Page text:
The Tower of Florence

I’m considering including this new bit of dialogue in the third draft publication text (chapter 11). It would be the earliest instance of Socratic dialogue in the book. I am enormously fond of Socratic dialogue, because it is funny and obvious, and yet the speakers wind up getting somewhere with it, and so does the listener. This dialogue concerns Claire’s first glimpse of ai Ktésiphôn, the mysterious tower of Florence, which has a larger role in Volume II. Here, she is walking along with a steward, who explains:

– That is ai Ktésiphôn.

– What was that? Did you mean a ktésiphôn, or the ktésiphôn, or simply Ktésiphôn?

– I meant none of these, but rather ai Ktésiphôn.

– Come now, please explain this to me. For if it were a ktésiphôn, then it should be one instance of many towers like it, of some type you Florentines call “ktésiphôn.” And if it were the ktésiphôn, then it would be an instance of a category too, but a special or only instance, such as when we call a philosopher “the philosopher,” indicating that he stands so far above his field as to stand alone. And further, if you meant simply Ktésiphôn, then this would be the name of the thing itself, and it would be in no category, just as a human person’s name indicates he is not an instance but a singularity.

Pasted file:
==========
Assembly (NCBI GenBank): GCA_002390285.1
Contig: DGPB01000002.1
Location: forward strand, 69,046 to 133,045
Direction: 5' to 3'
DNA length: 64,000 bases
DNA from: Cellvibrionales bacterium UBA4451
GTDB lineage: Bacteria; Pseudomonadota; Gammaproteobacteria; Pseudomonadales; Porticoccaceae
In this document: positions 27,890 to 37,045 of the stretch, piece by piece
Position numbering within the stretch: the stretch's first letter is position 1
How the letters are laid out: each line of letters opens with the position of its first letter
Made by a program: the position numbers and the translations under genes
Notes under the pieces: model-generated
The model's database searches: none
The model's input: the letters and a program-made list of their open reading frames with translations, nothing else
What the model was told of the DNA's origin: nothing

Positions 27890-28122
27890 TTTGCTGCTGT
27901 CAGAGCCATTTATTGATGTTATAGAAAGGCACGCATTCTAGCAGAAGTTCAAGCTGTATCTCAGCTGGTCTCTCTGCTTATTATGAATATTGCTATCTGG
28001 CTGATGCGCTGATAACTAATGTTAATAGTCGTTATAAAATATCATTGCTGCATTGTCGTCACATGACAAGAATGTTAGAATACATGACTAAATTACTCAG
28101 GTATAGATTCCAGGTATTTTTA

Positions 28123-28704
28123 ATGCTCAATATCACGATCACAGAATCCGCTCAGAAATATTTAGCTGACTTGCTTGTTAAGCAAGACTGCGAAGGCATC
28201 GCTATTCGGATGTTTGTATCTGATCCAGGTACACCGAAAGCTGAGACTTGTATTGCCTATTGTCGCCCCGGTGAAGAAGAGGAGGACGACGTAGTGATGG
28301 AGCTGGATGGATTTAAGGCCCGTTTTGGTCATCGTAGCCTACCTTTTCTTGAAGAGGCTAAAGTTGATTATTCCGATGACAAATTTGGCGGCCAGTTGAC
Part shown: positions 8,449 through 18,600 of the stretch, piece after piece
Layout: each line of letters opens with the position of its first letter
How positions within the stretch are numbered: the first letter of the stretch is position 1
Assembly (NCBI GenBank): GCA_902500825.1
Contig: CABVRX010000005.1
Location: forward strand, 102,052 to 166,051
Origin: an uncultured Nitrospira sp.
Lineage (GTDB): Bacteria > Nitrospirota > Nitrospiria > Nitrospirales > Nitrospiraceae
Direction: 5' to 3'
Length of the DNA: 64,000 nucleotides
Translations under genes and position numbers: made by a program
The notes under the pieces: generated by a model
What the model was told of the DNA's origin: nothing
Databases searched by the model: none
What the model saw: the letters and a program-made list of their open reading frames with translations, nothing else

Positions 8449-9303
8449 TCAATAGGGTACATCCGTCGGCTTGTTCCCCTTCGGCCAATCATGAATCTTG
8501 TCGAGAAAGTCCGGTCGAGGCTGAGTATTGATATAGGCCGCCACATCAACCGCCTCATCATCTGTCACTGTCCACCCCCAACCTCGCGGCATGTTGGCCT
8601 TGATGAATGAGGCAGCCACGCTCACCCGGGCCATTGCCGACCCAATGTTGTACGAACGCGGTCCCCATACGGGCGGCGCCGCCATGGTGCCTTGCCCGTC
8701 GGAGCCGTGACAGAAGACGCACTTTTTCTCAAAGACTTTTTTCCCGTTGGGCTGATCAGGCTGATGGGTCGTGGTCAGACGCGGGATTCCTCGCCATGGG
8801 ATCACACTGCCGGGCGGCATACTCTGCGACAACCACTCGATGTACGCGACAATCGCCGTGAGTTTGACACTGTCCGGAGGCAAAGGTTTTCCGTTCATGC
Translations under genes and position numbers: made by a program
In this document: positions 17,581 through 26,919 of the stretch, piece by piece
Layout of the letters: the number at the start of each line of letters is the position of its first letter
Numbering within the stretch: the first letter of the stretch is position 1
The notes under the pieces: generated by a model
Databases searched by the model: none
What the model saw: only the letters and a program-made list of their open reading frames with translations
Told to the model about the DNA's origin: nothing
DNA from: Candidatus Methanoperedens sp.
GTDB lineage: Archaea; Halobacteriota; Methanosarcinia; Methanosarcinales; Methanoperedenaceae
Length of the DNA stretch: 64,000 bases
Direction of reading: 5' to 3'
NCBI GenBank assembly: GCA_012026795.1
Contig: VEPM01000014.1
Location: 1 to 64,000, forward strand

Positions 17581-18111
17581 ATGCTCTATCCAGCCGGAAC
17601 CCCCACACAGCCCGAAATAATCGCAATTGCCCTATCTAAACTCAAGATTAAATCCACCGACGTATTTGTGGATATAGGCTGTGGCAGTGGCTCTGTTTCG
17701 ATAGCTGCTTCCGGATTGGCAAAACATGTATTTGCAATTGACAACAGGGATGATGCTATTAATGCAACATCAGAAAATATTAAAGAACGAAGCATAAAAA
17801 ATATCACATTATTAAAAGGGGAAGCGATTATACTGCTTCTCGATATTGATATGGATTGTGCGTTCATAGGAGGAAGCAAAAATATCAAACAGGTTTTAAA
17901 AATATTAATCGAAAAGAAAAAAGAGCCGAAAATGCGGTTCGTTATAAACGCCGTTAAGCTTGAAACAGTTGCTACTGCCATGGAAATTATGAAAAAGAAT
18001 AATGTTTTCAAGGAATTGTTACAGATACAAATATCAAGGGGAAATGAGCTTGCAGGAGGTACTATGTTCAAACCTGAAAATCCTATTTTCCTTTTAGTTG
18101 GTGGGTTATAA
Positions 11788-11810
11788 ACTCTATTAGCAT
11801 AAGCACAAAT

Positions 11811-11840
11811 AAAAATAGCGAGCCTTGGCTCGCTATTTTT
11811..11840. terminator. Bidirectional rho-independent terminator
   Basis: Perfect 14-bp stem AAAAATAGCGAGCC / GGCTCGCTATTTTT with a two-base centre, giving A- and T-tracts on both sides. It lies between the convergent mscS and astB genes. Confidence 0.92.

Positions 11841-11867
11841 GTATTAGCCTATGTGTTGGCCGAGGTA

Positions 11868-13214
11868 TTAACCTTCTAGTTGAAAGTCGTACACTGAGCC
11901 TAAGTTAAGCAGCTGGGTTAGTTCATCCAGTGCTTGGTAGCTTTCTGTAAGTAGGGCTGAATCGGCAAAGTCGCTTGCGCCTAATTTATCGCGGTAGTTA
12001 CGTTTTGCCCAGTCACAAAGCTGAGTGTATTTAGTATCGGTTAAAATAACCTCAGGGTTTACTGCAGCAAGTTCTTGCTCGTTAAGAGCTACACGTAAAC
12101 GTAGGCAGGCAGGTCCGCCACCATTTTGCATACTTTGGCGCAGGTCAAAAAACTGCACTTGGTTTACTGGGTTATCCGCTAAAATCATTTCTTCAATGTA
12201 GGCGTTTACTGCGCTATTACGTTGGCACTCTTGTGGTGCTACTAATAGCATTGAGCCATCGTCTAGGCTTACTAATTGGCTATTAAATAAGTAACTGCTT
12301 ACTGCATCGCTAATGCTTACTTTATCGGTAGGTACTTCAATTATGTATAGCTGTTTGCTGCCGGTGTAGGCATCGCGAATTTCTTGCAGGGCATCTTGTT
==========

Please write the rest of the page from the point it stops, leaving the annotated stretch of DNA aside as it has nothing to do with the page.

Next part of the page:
– Yes, I see what you mean, although I never bothered to think it through so clearly before. Still, I meant what I said – that particular tower is ai Ktésiphôn.

– Well, what is this ai?

– You do not have it in Zanzibar? This is very strange. Ai is between the and a – it tells us this instance is one of two. There are two like it.

– There is another Ktésiphôn somewhere?

– Yes.

– In Florence?

– Surely not, or someone would have noticed it by now.

– Well perhaps the other one stands in the land the name comes from.

– O Claire, now I am confused.

– I mean only this: Ktésiphôn does not sound like a word in the tongue of Florence. It sounds like a strange foreign word, more Genovan, wouldn’t you say?

– Perhaps! Of this too, I have never thought, nor of the tower, really. No one does.

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